Hierarchy of Exception classes
The Throwable class is the root of exception classes. All Java exception classes inherit directly or indirectly from Throwable . You can create your own exception classes by extending Exception or a subclass of Exception.
There are three types of exception in java:
These are exceptional conditions that a well-written application should anticipate and recover from. For example, suppose an application prompts a user for an input file name, then opens the file by passing the name to the constructor for
java.io.FileReader. Normally, the user provides the name of an existing, readable file, so the construction of the
FileReader object succeeds, and the execution of the application proceeds normally. But sometimes the user supplies the name of a nonexistent file, and the constructor throws
java.io.FileNotFoundException. A well-written program will catch this exception and notify the user of the mistake, possibly prompting for a corrected file name.
The third kind of exception is the runtime exception. These are exceptional conditions that are internal to the application, and that the application usually cannot anticipate or recover from. These usually indicate programming bugs, such as logic errors or improper use of an API. For example, consider the application described previously that passes a file name to the constructor for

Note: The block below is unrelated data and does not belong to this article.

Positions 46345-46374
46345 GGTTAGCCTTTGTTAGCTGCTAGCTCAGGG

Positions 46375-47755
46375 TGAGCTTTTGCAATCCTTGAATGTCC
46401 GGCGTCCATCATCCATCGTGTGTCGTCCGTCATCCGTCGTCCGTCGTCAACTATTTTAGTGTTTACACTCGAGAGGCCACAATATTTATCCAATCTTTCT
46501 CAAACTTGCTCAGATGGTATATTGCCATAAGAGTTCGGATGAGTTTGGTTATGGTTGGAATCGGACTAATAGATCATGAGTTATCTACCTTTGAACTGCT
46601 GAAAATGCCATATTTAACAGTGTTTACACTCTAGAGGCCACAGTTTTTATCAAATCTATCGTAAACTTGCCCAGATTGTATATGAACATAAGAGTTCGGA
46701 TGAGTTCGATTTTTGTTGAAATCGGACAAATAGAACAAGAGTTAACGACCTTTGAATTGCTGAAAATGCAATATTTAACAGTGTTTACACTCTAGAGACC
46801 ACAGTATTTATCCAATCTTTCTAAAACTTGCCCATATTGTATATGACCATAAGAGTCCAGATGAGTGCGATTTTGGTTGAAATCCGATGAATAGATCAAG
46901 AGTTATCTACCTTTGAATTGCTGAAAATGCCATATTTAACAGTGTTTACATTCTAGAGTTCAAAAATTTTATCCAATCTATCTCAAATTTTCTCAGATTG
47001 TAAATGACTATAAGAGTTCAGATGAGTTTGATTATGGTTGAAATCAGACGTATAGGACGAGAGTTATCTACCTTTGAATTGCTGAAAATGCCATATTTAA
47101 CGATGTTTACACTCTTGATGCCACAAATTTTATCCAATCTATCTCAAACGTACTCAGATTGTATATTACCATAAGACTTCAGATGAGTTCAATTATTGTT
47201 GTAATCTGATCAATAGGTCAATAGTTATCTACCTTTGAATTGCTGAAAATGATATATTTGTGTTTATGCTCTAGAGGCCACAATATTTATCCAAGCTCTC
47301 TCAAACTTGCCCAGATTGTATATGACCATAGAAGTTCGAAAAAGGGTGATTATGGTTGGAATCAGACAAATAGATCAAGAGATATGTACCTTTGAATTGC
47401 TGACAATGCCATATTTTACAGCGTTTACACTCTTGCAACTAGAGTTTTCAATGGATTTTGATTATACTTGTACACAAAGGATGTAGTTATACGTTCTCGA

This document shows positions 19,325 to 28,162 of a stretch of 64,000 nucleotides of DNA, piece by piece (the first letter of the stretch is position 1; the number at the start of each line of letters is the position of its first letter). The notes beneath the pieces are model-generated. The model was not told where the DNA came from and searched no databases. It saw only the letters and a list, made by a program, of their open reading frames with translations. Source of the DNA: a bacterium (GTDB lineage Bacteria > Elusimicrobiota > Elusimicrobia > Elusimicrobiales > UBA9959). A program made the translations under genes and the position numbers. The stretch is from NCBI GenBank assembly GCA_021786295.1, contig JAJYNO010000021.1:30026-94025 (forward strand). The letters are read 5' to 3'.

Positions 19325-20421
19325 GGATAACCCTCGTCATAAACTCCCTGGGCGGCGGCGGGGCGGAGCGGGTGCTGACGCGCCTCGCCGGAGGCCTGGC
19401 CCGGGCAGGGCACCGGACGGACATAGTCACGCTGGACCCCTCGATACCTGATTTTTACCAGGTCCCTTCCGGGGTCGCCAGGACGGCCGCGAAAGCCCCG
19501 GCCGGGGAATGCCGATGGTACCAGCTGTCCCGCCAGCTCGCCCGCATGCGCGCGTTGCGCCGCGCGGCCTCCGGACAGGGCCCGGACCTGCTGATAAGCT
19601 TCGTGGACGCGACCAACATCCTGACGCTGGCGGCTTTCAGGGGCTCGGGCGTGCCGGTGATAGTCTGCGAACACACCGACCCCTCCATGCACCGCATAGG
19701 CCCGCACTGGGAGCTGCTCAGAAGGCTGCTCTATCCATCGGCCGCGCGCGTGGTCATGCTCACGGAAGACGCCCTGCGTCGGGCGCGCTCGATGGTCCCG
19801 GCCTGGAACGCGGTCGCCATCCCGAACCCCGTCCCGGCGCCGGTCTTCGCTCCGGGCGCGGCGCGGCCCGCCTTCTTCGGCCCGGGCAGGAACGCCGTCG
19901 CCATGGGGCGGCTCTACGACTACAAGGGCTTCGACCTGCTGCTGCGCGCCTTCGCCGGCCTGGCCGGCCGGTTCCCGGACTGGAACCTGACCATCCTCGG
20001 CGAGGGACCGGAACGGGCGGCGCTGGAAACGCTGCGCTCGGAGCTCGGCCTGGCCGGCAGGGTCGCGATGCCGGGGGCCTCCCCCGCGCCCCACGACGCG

FileReader. If a logic error causes a
null to be passed to the constructor, the constructor will throw
NullPointerException. The application can catch this exception, but it probably makes more sense to eliminate the bug that caused the exception to occur.
Errors and runtime exceptions are collectively known as unchecked exceptions.
The second kind of exception is the error. These are exceptional conditions that are external to the application, and that the application usually cannot anticipate or recover from. For example, suppose that an application successfully opens a file for input, but is unable to read the file because of a hardware or system malfunction. The unsuccessful read will throw
java.io.IOError. An application might choose to catch this exception, in order to notify the user of the problem — but it also might make sense for the program to print a stack trace and exit.